- Biofuel cultivation is capable of producing relatively low carbon fuels, but first-generation biofuels from food crops such as corn, soy and sugar can push up food prices and increase the pressure on scarce agricultural land, forcing an expansion into forests and other wilderness areas. This can be avoided by encouraging second-generation biofuel production from waste or sustainably harvested woody crops, and banning biofuel production from areas of high biodiversity, especially on peat land where the carbon emissions associated with planting biofuels are very high.
- Less intensive farming - for example replacing
artificial fertilisers with compost and manure - has
many environmental benefits but can also lead to
slightly lower yields when compared to intensive
farming in developed countries (though not
necessarily in tropical countries, where yields can
be higher with less intensive farming techniques).
Lower yields could increase the pressure for
expansion of farmland onto forested areas, thus
increasing carbon emissions, and could affect food
security. However, there is significant scope for
improving yields through research into optimising
organic farming techniques.
Efforts to tackle climate change can provide extra motivation and funding for preservation of carbon-rich ecosystems such as forests and wetlands, helping to provide vital ecosystem services such as flood protection, soil stabilisation, water supply and biodiversity. However, individual policies such as payments for forest carbon cannot tackle this problem, because all land use is interlinked. Protecting particular forests can simply shift the threat onto other forests or other ecosystems. Protecting all natural ecosystems would limit the land available for food production, causing problems with food security, or leading to an intensified drive to increase crop yields through the use of agrochemicals, which can increase pollution and damage biodiversity. Instead, an integrated and balanced approach will be necessary. One approach is outlined below.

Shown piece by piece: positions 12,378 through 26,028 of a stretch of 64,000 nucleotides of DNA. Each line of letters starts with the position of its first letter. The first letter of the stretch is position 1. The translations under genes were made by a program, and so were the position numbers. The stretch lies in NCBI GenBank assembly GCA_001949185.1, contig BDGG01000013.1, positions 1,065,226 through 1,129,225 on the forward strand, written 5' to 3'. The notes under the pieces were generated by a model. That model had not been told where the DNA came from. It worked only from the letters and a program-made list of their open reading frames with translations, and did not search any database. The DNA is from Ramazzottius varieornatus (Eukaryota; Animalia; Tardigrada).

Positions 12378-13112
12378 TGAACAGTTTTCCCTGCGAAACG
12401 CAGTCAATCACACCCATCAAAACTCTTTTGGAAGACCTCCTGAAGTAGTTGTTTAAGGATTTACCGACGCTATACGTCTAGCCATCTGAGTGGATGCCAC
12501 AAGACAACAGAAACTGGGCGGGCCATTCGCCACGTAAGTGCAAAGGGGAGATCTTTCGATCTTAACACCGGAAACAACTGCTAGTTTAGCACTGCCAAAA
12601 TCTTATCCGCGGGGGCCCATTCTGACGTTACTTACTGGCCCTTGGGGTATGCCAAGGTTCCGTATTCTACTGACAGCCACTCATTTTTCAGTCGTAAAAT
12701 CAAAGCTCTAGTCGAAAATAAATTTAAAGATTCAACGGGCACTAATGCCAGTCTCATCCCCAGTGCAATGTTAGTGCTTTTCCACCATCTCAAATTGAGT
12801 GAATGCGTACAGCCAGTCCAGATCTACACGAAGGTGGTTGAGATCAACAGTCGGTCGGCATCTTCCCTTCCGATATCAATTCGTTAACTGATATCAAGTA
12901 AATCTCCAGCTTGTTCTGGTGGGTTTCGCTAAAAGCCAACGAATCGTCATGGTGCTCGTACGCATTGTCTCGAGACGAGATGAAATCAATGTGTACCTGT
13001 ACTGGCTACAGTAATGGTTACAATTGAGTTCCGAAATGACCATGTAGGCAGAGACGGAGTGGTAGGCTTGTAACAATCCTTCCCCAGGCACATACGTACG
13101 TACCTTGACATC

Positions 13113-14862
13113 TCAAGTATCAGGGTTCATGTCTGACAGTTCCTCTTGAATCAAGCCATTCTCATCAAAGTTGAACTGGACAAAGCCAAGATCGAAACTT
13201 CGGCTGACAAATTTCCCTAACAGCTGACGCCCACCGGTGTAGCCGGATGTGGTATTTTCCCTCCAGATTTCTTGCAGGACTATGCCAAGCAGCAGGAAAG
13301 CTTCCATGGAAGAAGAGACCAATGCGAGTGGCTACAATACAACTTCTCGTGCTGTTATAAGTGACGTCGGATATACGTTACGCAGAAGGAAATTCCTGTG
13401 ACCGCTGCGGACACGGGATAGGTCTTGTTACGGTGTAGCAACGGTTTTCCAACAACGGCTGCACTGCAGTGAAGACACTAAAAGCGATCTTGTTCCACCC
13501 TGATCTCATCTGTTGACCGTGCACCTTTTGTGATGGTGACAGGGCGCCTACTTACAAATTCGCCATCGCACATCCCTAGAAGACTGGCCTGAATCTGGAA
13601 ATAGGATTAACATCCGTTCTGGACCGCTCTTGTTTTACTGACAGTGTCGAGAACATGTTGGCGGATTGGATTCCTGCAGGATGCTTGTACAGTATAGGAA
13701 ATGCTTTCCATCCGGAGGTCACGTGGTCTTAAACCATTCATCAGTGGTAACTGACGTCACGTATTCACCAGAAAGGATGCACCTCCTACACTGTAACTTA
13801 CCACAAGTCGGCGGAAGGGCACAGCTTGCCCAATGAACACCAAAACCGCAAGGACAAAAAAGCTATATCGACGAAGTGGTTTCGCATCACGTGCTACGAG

- Expand protected areas to conserve the most valued forests and other ecosystems, such as tropical peat forests, mangroves, wetlands, natural grasslands and habitats for endangered species.
- Put an economic value on forest carbon through payment schemes such as REDD, but with stringent safeguards.
- Address other drivers of deforestation. Curb rising demand for paper, timber, oil, minerals and farmland by avoiding waste of food and other resources and increasing recycling of paper and timber. Increase crop and timber yields sustainably where possible, and reduce meat consumption in developed countries. Cut perverse subsidies for energy, forestry, agriculture or biofuels, such as subsidies for cattle ranching or plantations that encourage clearance of natural forests.
- Clarify ownership of forests and improve governance thus safeguarding the access rights of indigenous communities and tackling illegal logging, fraud and corruption.
- Support certification schemes to help consumers identify sustainable timber, paper and food.
Links to other co-benefits pages
- Cleaner air: reduced pollution from fossil fuels
- Safer and more secure energy supplies
- Less waste:a resource-efficient economy
- Stronger economy: long-term stability and prosperity
- Health and well-being: benefits of a low-carbon lifestyle
- Summary table
- Comparison of policy options
- A tale of two strategies
- Policy recommendations